Finished in high-quality turquoise BASF urethane paint with very few visible signs of wear throughout, this ’59 Messerschmitt KR 200 could fetch somewhere in the neighborhood of $100,000 based on previous sales.
Before the Smart Car, There Was the Messerschmitt KR 200
Designed by a plane engineer, the KR 200's bubble canopy is instantly recognizable.
Football, as if often said, is a game of inches.
Parking in the city is a similar game – as well as one of fuel economy.
And that was never truer than in post-war when rationing on fuel and steel made it impractical, as well as nearly impossible in some cases, to own an American car with a gas-guzzling V8.
Therefore, enter the Messerschmitt Kabinenroller (KR) 200.
First produced in 1952 in as a stripped-down 175 model, the KR (Cabin Scooter) 200 was unveiled by Messerschmitt – an aircraft builder which was blocked from building airplanes after World War II – in 1955.
Designed by German aircraft engineer Fritz Fend and built at Messerschmitt’s factory, the KR 200 was outfitted with a two-stroke, single-cylinder engine from Fichtel & Sachs capable of hitting up to 50 miles per hour.
In order for the car to have maximum maneuverability as well as fuel-efficiency, its engine-transmission combo allowed the vehicle to reach four speeds in both forward and reverse.
In addition to the improved engine, the three-wheeled KR 200 was also updated with an improved aircraft-style bubble canopy and revised suspension.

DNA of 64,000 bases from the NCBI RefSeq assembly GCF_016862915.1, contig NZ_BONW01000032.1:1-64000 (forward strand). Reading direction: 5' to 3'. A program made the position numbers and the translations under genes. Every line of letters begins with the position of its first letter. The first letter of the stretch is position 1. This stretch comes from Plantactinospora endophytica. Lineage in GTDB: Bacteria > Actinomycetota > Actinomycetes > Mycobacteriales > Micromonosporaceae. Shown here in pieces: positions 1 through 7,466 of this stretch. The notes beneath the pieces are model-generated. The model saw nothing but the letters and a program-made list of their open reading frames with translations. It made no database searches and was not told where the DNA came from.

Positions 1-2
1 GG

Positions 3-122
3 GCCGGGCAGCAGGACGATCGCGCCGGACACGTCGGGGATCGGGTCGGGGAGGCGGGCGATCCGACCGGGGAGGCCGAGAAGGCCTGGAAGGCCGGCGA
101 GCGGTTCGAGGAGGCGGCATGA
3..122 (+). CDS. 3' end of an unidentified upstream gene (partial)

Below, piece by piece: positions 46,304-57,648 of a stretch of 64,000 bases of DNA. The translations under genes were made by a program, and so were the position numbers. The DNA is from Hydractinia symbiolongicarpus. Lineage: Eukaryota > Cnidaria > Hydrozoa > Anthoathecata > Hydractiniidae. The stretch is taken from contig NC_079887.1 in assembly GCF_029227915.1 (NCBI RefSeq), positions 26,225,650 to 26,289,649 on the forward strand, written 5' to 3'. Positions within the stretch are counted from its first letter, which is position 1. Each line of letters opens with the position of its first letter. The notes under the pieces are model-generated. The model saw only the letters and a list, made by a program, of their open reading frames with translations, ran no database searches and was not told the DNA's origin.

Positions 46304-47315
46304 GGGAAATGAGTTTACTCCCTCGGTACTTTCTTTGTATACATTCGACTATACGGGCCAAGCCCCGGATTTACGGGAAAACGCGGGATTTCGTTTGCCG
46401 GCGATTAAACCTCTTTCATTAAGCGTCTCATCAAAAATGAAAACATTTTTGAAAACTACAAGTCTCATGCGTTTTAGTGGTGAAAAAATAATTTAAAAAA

Besides the canopy, Fend also outfitted the KR 200 with a number of other aircraft-style features including a control system that relied on a “steering bar” sliding side-to-side on a horizontal axis to turn the car’s wheels.
Being offered by RM Sotheby’s at the 2019 Amelia Island auction on March 8 and 9, this particular ’59 Messerschmitt KR 200 underwent a complete engine and transmission rebuild which was overseen by, as well as used parts from the Messerschmitt Owner’s Club in England.
Once the guts were in good working order, the car underwent a nut-and-bolt restoration in Nova Scotia that took more than 500 hours and left no detail unaccounted for.
Now decked out with an original windshield visor, jack, and luggage rack, chassis No. 72056’s interior was redone by Nick Poll, a Messerschmitt marque specialist with more than two decades of experience.
“Complete with an electronic ignition for added reliability, and driven sparingly since its restoration, this like-new KR 200 will make a delightful addition to any enthusiast’s collection,” according to Sotheby’s.
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